Andrzej Kowerski ([ˈandʐɛi̯ kɔˈvɛrski]; Łabunie, Zamość County, Lublin Province, eastern Poland, 18 May 1912 – 8 December 1988, Munich) was a Polish Army officer and SOE agent during World War II. From 1941 he used the nom de guerre "Andrew Kennedy."
Before the war Kowerski lost a part of one leg in a hunting accident.
During the German invasion of Poland in September 1939, Lieutenant Kowerski fought gallantly as a member of Poland's 10th Motorized Cavalry Brigade, commanded by Col. Stanisław Maczek, winning his country's highest military decoration, the Virtuti Militari.
When Soviet forces invaded eastern Poland on September 17, forcing Poland's government to evacuate south into Romania, Kowerski and his "Black Brigade" (so called after their black leather jackets) evacuated to neighboring Hungary. There he busied himself covertly exfiltrating interned Polish, and other Allied, military personnel out of Hungary.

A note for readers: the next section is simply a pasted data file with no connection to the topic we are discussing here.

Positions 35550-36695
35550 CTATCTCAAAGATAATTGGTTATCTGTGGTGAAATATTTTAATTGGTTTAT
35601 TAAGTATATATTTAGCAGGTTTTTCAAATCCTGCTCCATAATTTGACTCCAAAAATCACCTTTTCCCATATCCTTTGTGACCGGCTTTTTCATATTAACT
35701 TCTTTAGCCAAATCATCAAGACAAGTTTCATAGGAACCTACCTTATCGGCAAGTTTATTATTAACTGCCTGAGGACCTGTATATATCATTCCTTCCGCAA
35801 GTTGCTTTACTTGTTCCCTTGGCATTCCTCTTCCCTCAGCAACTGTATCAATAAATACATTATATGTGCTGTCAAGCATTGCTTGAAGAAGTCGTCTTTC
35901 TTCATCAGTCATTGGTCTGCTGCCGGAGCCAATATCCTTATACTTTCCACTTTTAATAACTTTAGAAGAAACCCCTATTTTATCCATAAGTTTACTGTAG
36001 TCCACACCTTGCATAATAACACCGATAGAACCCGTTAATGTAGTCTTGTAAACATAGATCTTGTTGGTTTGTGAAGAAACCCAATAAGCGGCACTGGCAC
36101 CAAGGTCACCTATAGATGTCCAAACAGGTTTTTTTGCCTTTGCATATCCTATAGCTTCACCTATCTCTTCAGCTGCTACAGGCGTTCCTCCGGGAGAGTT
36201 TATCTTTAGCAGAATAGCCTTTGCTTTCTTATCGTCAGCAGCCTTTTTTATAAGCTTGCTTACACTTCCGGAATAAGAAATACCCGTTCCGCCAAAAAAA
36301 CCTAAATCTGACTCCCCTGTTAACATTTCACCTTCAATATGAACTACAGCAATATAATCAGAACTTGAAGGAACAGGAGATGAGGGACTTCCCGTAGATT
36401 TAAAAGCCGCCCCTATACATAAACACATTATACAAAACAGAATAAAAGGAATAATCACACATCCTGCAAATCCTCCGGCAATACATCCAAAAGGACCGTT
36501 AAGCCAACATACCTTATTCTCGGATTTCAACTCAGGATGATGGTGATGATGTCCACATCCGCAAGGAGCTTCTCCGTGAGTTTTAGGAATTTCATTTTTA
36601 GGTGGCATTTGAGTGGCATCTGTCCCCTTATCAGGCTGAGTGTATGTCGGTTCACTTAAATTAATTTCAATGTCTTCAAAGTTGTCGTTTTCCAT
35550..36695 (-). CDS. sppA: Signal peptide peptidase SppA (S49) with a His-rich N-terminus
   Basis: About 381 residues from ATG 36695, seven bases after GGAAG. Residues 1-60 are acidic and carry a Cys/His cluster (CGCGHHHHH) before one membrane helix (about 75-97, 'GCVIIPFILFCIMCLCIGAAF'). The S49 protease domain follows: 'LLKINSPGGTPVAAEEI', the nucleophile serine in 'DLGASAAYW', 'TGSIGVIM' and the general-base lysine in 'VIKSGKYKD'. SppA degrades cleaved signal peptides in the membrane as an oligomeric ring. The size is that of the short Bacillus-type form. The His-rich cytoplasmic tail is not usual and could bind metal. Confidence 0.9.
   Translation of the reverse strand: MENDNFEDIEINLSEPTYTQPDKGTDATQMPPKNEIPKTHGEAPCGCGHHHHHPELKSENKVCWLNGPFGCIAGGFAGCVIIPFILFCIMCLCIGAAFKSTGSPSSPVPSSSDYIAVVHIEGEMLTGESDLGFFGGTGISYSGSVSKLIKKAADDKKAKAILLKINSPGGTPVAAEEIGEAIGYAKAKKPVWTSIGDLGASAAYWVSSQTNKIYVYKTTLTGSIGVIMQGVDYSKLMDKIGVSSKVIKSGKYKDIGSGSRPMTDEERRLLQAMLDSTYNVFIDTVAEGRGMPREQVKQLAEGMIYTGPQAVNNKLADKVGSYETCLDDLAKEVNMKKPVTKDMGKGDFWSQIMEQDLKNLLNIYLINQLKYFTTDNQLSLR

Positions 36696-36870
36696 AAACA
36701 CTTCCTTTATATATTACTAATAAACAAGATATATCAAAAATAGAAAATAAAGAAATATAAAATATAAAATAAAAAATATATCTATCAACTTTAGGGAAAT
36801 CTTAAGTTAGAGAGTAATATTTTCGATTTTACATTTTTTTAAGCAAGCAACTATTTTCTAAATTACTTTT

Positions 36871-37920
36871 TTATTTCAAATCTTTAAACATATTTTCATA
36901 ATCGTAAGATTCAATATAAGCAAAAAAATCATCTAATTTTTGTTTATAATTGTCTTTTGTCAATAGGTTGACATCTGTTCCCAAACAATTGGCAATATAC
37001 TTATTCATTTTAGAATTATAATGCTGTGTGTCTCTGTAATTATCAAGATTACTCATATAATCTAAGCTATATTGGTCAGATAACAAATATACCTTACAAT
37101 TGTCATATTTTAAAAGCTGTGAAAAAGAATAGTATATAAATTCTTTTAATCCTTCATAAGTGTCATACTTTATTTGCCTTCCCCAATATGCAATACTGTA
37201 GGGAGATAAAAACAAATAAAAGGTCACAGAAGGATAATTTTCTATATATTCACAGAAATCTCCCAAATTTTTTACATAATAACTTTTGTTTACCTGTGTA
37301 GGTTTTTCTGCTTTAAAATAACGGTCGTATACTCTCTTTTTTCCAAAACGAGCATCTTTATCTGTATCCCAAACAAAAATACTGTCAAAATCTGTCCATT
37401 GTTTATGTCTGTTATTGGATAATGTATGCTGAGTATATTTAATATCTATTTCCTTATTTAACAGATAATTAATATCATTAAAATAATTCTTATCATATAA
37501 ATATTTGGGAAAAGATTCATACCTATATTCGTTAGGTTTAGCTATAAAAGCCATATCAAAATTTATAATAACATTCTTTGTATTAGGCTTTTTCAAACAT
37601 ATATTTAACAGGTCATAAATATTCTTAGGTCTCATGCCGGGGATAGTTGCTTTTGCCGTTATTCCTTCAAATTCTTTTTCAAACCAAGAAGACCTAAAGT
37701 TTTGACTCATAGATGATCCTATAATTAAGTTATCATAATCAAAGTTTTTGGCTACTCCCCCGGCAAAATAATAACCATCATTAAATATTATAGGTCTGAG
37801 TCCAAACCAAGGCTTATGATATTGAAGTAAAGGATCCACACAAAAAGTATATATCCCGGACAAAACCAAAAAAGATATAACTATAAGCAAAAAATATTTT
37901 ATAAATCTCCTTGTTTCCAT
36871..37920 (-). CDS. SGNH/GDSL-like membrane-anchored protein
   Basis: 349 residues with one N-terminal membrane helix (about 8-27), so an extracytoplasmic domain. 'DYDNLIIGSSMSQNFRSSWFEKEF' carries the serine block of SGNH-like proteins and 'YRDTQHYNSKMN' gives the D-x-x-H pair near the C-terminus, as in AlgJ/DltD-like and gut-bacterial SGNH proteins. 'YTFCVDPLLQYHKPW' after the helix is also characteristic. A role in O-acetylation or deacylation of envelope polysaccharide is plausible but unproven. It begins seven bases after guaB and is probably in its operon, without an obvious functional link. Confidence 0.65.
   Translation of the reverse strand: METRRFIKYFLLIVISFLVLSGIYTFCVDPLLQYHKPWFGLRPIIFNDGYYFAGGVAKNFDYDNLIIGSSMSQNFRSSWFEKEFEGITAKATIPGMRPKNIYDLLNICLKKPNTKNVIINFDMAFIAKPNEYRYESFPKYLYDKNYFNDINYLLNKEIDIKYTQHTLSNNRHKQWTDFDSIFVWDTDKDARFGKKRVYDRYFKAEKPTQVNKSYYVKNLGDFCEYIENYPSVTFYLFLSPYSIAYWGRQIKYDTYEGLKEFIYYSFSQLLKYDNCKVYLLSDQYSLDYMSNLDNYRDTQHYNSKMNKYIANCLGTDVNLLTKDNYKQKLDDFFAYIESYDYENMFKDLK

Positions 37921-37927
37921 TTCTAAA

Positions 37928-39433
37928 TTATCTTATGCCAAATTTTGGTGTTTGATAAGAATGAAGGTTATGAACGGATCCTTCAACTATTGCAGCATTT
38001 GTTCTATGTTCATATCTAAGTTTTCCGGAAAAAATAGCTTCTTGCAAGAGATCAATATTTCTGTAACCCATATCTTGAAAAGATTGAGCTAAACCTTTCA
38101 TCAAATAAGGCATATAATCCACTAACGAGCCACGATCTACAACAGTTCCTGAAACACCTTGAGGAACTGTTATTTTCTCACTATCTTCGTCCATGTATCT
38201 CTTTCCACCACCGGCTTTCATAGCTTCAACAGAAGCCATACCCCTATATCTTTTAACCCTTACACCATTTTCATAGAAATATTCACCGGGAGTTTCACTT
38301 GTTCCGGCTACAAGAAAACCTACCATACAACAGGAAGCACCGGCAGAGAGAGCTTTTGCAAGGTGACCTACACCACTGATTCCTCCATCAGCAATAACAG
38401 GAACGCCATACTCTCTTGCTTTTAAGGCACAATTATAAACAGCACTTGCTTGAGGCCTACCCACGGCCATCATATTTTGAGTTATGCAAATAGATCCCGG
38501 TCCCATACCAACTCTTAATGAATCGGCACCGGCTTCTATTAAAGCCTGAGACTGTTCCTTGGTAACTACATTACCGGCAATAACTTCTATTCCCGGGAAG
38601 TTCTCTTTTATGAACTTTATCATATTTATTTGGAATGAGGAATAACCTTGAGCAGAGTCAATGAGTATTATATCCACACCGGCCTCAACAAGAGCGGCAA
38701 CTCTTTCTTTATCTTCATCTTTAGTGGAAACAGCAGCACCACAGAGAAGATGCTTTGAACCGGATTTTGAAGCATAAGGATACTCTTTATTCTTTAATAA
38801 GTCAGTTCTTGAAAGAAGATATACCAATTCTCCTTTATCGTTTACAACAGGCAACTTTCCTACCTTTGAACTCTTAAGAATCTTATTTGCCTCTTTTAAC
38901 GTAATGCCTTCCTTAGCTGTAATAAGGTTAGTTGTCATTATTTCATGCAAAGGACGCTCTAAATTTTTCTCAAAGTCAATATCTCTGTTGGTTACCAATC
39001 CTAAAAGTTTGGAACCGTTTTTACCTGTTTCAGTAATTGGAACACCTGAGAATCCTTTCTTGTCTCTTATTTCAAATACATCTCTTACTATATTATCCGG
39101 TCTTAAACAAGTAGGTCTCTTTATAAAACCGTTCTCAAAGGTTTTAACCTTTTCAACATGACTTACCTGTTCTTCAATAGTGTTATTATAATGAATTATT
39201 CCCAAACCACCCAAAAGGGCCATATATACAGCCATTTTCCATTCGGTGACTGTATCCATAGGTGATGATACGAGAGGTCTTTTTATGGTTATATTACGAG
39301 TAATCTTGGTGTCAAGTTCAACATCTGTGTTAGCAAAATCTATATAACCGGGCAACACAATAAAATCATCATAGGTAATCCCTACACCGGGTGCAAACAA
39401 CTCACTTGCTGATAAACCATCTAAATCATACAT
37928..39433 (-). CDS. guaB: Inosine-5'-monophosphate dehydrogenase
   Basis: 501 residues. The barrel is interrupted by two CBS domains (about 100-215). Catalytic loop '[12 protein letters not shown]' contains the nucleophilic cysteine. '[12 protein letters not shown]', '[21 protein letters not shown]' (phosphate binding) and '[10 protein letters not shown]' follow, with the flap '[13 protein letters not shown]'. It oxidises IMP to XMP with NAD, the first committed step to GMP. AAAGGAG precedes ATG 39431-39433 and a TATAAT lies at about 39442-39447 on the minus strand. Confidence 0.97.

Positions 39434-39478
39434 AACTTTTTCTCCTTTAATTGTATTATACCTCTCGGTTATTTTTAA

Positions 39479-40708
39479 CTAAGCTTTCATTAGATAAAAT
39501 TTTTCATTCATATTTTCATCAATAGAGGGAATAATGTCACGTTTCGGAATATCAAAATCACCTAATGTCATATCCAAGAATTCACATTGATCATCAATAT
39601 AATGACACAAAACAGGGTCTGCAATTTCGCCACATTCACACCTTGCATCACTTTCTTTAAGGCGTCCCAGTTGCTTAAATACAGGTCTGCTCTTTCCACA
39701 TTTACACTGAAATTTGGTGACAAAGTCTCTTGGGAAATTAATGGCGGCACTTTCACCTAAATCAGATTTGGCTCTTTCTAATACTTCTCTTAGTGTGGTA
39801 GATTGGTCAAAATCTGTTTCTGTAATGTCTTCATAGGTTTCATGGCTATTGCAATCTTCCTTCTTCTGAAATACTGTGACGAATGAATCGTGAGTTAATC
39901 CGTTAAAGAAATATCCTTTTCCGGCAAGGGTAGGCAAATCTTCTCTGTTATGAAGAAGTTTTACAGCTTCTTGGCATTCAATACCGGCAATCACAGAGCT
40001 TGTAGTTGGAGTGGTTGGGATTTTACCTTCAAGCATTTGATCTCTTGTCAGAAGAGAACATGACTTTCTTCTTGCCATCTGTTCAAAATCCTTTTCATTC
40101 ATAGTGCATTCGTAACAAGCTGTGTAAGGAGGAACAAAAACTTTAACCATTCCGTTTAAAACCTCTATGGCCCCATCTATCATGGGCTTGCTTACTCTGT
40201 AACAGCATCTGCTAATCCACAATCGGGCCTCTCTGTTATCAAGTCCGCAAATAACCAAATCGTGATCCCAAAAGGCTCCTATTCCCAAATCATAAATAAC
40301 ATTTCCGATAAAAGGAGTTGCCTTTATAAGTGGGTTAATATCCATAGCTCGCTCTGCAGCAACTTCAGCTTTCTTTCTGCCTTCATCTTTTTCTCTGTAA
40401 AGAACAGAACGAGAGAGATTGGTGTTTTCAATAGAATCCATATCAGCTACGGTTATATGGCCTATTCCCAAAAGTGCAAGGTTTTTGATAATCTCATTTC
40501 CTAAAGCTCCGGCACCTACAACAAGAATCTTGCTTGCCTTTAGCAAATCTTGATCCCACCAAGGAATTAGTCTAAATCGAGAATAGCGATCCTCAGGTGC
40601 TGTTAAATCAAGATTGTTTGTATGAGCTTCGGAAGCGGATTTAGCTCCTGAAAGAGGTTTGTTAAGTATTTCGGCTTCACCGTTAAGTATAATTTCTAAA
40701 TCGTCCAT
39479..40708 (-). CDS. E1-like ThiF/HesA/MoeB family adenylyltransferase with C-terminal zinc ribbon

When Kowerski subsequently worked for British Intelligence and the Special Operations Executive, he was given the cover name "Andrew Kennedy." Having lost part of a leg in a prewar hunting accident, he became the first disabled man to complete SOE's parachute training. (His lover, Krystyna Skarbek, aka Christine Granville, was the first woman to pass the same course.)
- Krystyna Skarbek
- W. Stanley Moss, with whom Kowerski investigated the disappearance of Nazi gold at the end of World War II.
- Jan Larecki, Krystyna Skarbek: agentka o wielu twarzach (Krystyna Skarbek: Agent with Many Faces), p. 95.
- Jan Larecki, Krystyna Skarbek: agentka o wielu twarzach (Krystyna Skarbek: Agent with Many Faces), photo of Kowerski's tombstone, facing p. 145.
- Madeleine Masson, Christine: a Search for Christine Granville, G.M., O.B.E., Croix de Guerre..., London, Hamish Hamilton, 1975 (republished by Virago, 2005).
- Jan Larecki, Krystyna Skarbek: agentka o wielu twarzach (Krystyna Skarbek: Agent with Many Faces), Warsaw, Książka i Wiedza, 2008, ISBN 978-83-05-13533-7.